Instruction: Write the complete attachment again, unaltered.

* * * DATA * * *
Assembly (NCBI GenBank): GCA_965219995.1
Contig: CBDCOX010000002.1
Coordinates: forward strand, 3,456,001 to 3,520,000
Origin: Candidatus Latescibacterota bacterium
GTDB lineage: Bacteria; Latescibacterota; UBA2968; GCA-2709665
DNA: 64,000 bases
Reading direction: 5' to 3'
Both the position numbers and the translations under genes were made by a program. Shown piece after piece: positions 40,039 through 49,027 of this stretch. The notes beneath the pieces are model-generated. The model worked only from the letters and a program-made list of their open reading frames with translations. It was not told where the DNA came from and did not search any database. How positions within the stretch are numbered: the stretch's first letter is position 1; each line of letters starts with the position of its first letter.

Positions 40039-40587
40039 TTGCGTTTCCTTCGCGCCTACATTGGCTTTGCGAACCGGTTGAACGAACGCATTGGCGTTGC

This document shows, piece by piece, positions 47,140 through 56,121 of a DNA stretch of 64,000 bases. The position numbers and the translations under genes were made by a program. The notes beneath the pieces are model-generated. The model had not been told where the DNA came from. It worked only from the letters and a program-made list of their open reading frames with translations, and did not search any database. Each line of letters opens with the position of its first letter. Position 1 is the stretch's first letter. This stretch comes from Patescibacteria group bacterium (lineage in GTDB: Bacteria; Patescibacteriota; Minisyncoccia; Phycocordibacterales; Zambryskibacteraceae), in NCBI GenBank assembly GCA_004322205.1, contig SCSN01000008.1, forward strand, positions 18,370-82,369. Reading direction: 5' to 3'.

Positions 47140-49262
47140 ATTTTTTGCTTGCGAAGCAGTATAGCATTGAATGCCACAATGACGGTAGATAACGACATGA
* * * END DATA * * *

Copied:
Assembly (NCBI GenBank): GCA_965219995.1
Contig: CBDCOX010000002.1
Coordinates: forward strand, 3,456,001 to 3,520,000
Origin: Candidatus Latescibacterota bacterium
GTDB lineage: Bacteria; Latescibacterota; UBA2968; GCA-2709665
DNA: 64,000 bases
Reading direction: 5' to 3'
Both the position numbers and the translations under genes were made by a program. Shown piece after piece: positions 40,039 through 49,027 of this stretch. The notes beneath the pieces are model-generated. The model worked only from the letters and a program-made list of their open reading frames with translations. It was not told where the DNA came from and did not search any database. How positions within the stretch are numbered: the stretch's first letter is position 1; each line of letters starts with the position of its first letter.

Positions 40039-40587
40039 TTGCGTTTCCTTCGCGCCTACATTGGCTTTGCGAACCGGTTGAACGAACGCATTGGCGTTGC

This document shows, piece by piece, positions 47,140 through 56,121 of a DNA stretch of 64,000 bases. The position numbers and the translations under genes were made by a program. The notes beneath the pieces are model-generated. The model had not been told where the DNA came from. It worked only from the letters and a program-made list of their open reading frames with translations, and did not search any database. Each line of letters opens with the position of its first letter. Position 1 is the stretch's first letter. This stretch comes from Patescibacteria group bacterium (lineage in GTDB: Bacteria; Patescibacteriota; Minisyncoccia; Phycocordibacterales; Zambryskibacteraceae), in NCBI GenBank assembly GCA_004322205.1, contig SCSN01000008.1, forward strand, positions 18,370-82,369. Reading direction: 5' to 3'.

Positions 47140-49262
47140 ATTTTTTGCTTGCGAAGCAGTATAGCATTGAATGCCACAATGACGGTAGATAACGACATGA